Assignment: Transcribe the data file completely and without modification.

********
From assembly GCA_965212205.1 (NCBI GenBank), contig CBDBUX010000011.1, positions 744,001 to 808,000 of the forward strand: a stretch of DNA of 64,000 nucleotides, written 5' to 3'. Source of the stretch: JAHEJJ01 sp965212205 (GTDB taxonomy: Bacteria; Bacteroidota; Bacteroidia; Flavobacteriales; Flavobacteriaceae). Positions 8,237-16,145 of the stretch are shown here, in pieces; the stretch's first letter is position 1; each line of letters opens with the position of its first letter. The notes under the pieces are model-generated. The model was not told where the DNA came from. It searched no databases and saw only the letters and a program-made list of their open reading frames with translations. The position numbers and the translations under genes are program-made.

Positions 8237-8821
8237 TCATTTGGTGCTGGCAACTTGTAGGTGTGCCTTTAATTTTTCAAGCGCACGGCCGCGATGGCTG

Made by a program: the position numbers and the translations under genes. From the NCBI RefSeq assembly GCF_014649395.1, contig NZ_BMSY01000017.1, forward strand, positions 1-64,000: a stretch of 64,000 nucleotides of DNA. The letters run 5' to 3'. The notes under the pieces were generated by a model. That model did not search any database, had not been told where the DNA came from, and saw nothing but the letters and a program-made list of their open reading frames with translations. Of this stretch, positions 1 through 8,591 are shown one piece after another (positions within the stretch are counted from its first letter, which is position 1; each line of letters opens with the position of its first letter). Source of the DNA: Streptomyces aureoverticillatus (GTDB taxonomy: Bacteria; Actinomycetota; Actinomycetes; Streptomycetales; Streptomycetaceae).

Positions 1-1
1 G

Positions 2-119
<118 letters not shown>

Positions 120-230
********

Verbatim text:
From assembly GCA_965212205.1 (NCBI GenBank), contig CBDBUX010000011.1, positions 744,001 to 808,000 of the forward strand: a stretch of DNA of 64,000 nucleotides, written 5' to 3'. Source of the stretch: JAHEJJ01 sp965212205 (GTDB taxonomy: Bacteria; Bacteroidota; Bacteroidia; Flavobacteriales; Flavobacteriaceae). Positions 8,237-16,145 of the stretch are shown here, in pieces; the stretch's first letter is position 1; each line of letters opens with the position of its first letter. The notes under the pieces are model-generated. The model was not told where the DNA came from. It searched no databases and saw only the letters and a program-made list of their open reading frames with translations. The position numbers and the translations under genes are program-made.

Positions 8237-8821
8237 TCATTTGGTGCTGGCAACTTGTAGGTGTGCCTTTAATTTTTCAAGCGCACGGCCGCGATGGCTG

Made by a program: the position numbers and the translations under genes. From the NCBI RefSeq assembly GCF_014649395.1, contig NZ_BMSY01000017.1, forward strand, positions 1-64,000: a stretch of 64,000 nucleotides of DNA. The letters run 5' to 3'. The notes under the pieces were generated by a model. That model did not search any database, had not been told where the DNA came from, and saw nothing but the letters and a program-made list of their open reading frames with translations. Of this stretch, positions 1 through 8,591 are shown one piece after another (positions within the stretch are counted from its first letter, which is position 1; each line of letters opens with the position of its first letter). Source of the DNA: Streptomyces aureoverticillatus (GTDB taxonomy: Bacteria; Actinomycetota; Actinomycetes; Streptomycetales; Streptomycetaceae).

Positions 1-1
1 G

Positions 2-119
<118 letters not shown>

Positions 120-230